The darker side of versatility
Before we move to the next tip, I want to mention that, although being versatile can be quite useful, it can also be dangerous. The thing is that many people are skeptical when it comes to the ability of being versatile. First, we know that there are only a few real polymaths. Second, we all know that saying “Jack of all trades, master of none”. To make everything worse, this saying is more famous than the term “polymath”. Therefore, when you say someone that you are a designer and full-stack developer, it is like telling them that you have some superpowers.
So, should you decrease the number of discipline you are proficient, pitch these and then maybe add that you also know this or that? I’m sorry for this answer, but it depends. If you don’t have sufficient amount of high quality pieces to support your claims, the answer is yes. It might be better to temporarily pitch expertise only in one or two skills you can support with tangible evidence. On the other hand, if you have a number of examples of exceptional quality, I would encourage you to go all in.
The brighter side of versatility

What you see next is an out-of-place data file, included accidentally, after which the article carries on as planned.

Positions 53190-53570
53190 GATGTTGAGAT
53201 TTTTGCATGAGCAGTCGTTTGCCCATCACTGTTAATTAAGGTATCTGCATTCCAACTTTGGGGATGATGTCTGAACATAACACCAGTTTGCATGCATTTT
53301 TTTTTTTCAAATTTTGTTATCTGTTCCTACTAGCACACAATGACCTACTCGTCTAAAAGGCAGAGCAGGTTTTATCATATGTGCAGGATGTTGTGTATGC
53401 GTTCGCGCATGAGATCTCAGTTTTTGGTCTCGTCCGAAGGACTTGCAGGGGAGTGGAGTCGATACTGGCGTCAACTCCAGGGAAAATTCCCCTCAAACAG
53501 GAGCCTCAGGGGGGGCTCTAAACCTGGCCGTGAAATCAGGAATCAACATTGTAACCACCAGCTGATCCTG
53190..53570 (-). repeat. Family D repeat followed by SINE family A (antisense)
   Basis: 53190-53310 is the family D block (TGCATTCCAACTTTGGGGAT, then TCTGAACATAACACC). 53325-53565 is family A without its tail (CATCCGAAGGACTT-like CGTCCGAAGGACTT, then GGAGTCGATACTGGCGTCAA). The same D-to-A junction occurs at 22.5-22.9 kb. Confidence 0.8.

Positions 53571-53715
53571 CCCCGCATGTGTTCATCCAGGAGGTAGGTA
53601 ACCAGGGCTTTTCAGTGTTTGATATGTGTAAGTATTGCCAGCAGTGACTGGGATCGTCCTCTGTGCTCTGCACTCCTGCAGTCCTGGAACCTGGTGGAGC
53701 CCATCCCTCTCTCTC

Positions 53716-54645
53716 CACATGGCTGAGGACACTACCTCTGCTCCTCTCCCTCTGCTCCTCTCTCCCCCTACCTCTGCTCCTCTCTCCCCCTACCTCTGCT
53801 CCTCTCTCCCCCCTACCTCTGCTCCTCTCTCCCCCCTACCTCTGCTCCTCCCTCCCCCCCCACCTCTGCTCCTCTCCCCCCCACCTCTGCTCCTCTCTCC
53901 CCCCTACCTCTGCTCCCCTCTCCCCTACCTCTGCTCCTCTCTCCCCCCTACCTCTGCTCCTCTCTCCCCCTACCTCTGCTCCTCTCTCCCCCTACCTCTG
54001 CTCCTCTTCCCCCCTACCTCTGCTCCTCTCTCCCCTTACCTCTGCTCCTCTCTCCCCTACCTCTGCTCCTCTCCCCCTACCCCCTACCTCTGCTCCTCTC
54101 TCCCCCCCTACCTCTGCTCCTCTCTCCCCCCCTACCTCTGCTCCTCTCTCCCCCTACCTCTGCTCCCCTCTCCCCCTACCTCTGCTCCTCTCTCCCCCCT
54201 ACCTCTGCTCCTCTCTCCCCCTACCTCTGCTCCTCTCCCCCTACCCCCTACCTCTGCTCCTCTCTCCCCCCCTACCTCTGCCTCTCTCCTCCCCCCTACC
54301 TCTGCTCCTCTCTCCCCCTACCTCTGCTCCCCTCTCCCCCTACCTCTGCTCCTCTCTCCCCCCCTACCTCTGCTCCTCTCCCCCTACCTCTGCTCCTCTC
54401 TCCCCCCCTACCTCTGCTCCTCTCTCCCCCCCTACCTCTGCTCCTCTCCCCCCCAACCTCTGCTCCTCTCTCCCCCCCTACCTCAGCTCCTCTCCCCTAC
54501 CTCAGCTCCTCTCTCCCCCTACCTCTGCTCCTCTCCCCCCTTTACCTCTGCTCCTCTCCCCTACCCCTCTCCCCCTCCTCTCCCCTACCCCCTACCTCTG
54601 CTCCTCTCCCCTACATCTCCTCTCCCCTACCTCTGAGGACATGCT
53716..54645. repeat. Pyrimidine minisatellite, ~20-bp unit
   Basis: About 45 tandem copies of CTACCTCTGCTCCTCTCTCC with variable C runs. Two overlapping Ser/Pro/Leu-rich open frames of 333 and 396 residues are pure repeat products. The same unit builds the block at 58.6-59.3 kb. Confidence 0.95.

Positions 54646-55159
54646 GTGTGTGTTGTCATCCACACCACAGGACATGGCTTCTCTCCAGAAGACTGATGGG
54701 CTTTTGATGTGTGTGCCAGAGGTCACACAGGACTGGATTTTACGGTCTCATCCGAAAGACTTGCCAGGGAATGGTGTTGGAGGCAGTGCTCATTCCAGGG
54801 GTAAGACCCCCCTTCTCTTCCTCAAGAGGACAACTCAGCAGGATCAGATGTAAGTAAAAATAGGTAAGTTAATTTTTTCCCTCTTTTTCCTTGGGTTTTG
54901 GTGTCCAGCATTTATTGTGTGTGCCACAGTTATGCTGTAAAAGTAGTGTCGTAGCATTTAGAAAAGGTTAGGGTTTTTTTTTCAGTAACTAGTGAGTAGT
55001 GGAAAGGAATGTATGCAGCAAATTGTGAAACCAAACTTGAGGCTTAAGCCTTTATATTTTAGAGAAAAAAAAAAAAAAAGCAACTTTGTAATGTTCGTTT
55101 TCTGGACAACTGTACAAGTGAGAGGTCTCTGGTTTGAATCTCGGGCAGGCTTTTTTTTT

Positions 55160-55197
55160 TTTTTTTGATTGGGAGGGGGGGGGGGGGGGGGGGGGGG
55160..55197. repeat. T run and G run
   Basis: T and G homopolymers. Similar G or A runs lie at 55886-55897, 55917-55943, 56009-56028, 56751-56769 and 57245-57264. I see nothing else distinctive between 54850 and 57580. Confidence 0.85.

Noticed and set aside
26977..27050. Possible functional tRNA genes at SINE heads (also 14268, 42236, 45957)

It may be harder and you may have to prove your skills to potential clients. However, with design portfolio filled with great work this will not be such a problem. Aside to the darker side, versatility has its brighter side. I will assume that you are exceptionally good at all your crafts. First, versatility can also help you build strong and unique brand for yourself. Being master of multiple crafts, or expert generalist, automatically puts you in better position than the rest of the crowd. In other words, versatility can help you differentiate yourself.
The second benefit of being master of multiple crafts is that you will be able to provide much higher value to your clients. You will be also able to save your clients some money because you can get done different jobs still with exceptional quality. Imagine someone who is a great designer and full-stack developer. With this guy or girl you don’t have to also look for designer or front-end or back-end developer. You have all them in one “package” for the same price. Instead, you may only look for copywriter. The benefit here is that the higher value you provide the more you can charge.
Tip no.4: Let the work lead the stage
When you decide to create your design portfolio, you have to keep in mind one thing. It has to be built around the content (your work). Sure, you can use cool effects and styling to make it look great, but it shouldn’t distract people or block them from accessing the examples of your work. This is why many designers, when they create their design portfolio, focus on minimalist design. They want to reduce the number of possible distractions and give the work space to lead the stage.